The Auto Channel
The Largest Independent Automotive Research Resource
The Largest Independent Automotive Research Resource
Official Website of the New Car Buyer



STUTTGART, July 13, 2004 – Ford engineers have equipped the Ford Focus C-MAX with a prototype hydrogen internal combustion engine (H 2 ICE). The vehicle was unveiled today at the Research Conference of the German Car Manufacturer Association (VDA) in Stuttgart, which was attended by the German Chancellor Gerhard Schröder and other important political figures.

The Ford Research Center at Aachen (FFA) has developed this technology demonstrator to analyse its technical and environmental potential. On the way towards achieving sustainable mobility, Ford regards the hydrogen internal combustion engine as an important step towards a hydrogen-fuelled future where fuel cells delivering clean electric power is the ultimate goal.

Before the technical and economical maturity of fuel cell vehicles is achieved, it is important to establish a commercial demand for hydrogen fuel. This will help to establish a hydrogen fuelling infrastructure and, as more vehicles need hydrogen, so this network of fuelling stations will grow.

It is likely that the commercial viability of the hydrogen-fuelled internal combustion engine will be established earlier than the fuel cell, since the appeal of this type of engine has developed over a period of more than 100 years.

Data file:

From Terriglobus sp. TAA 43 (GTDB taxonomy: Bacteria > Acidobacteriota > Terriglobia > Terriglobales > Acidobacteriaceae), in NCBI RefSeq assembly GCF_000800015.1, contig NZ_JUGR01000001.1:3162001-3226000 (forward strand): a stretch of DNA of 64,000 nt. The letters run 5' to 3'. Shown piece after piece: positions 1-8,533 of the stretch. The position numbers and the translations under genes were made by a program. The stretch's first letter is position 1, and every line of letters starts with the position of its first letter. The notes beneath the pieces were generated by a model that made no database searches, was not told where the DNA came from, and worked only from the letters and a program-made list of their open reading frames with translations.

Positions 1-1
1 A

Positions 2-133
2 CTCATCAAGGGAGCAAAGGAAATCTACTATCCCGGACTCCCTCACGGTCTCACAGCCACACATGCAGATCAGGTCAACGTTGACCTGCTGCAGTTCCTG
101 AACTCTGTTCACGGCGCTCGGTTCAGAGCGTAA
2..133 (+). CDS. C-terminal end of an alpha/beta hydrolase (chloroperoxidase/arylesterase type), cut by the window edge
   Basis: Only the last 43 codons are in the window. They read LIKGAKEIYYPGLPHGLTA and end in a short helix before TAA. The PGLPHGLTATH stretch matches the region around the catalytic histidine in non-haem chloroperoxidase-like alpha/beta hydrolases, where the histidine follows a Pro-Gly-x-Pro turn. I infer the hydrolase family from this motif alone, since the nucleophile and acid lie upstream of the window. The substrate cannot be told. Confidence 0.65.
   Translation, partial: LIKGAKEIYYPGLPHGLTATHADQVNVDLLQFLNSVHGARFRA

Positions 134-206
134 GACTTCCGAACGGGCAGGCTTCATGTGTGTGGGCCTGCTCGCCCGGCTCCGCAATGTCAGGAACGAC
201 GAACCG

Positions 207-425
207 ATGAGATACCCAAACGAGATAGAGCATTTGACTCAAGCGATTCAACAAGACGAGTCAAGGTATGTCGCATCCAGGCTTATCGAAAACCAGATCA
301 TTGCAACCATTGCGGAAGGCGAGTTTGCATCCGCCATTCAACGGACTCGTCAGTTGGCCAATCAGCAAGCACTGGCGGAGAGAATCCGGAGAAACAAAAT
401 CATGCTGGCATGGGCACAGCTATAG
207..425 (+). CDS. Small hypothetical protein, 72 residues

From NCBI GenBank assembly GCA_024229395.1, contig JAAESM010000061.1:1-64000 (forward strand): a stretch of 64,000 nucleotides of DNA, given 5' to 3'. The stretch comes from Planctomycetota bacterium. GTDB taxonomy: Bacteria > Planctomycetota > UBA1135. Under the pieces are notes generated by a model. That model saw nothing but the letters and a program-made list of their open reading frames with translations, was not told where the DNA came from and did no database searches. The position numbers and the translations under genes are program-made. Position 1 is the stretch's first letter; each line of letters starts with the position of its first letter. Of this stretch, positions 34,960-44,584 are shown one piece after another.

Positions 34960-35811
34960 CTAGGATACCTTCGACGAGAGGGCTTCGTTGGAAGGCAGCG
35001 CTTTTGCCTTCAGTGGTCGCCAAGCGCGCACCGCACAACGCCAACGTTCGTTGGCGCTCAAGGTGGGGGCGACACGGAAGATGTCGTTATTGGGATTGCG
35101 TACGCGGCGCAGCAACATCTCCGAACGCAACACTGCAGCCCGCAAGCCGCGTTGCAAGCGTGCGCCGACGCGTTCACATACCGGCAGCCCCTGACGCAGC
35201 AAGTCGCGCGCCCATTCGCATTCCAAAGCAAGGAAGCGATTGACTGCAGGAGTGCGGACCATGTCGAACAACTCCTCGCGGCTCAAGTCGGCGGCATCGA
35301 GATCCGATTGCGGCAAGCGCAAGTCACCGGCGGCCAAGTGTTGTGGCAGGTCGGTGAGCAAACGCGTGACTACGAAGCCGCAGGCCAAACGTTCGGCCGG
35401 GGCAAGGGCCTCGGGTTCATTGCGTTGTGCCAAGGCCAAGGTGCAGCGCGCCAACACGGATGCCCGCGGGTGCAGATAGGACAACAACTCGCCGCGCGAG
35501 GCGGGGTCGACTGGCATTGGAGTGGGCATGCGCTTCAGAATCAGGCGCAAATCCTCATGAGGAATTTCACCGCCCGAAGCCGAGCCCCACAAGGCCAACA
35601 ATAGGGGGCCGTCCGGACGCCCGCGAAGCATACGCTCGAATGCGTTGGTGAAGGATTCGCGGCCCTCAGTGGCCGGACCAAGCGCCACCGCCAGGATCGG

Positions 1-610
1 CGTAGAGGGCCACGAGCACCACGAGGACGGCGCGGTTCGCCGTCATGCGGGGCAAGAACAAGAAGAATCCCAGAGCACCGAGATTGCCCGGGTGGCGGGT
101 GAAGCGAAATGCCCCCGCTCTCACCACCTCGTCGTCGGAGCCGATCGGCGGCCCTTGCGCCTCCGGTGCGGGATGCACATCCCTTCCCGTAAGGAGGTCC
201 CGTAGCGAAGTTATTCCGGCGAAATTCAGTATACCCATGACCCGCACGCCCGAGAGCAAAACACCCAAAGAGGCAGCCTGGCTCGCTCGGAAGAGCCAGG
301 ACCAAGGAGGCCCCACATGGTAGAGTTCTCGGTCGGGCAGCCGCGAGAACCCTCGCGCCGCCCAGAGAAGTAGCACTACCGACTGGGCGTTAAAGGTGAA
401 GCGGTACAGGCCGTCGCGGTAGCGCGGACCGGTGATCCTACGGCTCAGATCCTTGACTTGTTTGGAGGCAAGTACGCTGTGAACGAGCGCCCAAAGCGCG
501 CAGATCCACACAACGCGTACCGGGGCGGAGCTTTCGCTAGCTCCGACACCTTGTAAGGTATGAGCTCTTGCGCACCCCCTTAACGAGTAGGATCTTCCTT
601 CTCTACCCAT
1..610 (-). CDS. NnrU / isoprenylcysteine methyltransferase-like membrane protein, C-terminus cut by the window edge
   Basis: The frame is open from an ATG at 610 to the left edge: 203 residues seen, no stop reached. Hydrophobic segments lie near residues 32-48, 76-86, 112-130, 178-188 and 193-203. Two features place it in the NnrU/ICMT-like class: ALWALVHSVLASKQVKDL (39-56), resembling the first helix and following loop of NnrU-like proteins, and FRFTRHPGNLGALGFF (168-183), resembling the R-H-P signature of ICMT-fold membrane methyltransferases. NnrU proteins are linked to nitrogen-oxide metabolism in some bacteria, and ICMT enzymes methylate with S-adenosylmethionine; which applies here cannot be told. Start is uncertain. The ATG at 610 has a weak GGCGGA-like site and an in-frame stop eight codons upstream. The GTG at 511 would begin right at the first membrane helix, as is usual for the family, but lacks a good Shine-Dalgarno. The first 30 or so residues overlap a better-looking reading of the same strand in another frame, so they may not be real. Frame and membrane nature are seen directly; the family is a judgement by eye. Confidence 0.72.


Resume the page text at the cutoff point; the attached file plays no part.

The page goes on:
However, this does not mean that the modifications required to produce the prototype hydrogen internal combustion engine are trivial. The base engine is a 2.3 litre four-cylinder gasoline engine producing 110 hp (82kW). The Ford Focus C-MAX with H 2 ICE differs from the base vehicle mainly in the packaging of the engine. The battery has been moved from the engine compartment to underneath the back seat; additionally, there are special safety systems and sensors to suit the different fuel tank technology. The H 2 ICE power train also requires some additional electronic systems and components such as two intercoolers.

The test vehicle uses compressed gaseous hydrogen stored at 350 bar in three tanks. Two are located in the trunk and the third one is installed underfloor. Two pressure regulators reduce the gas pressure down to 5.5 bar at the engine manifold. Altogether the three tanks accommodate a capacity of 119 litres, which equates to 2.75 kg of hydrogen and provides a range of about 200 km.

A supercharger enables the Ford Focus C-MAX H 2 ICE to have similar performance to the corresponding gasoline engine. By compressing the intake air, the supercharger increases the mass of the fuel mixture in the combustion chamber. During compression the air is heated and it is then cooled by the two intercoolers, of which one is located behind the front bumper and the other in the middle of the engine compartment. The cooled and compressed air is fed to the combustion engine to combine with the hydrogen in the cylinders.

The hydrogen/air-ratio of the Ford Focus C-MAX H 2 ICE can be adjusted in a wide range since the ignitability of hydrogen in air varies from four to 70 per cent by volume. This means that both very lean and very rich hydrogen/air mixtures are possible, which enables the optimal control of fuel consumption and NO x emissions to be achieved.

Another important project leading towards a sustainable hydrogen-based future is the Clean Energy Partnership (CEP) in Berlin which is funded by the German Government. Ford is one of the nine different industry partners which participate in the three-year-project. In the framework of the CEP, Ford will provide three fuel cell vehicles for fleet customers.

The objective of the CEP is to prove the suitability of the mobile application of hydrogen for everyday use. Hydrogen is considered as an environmentally friendly energy source since it can be generated from solar, wind and water, i.e. renewable energy sources. Compared with the hydrogen ICE, the fuel cell achieves higher efficiency and it does not emit any greenhouse or other exhaust gases.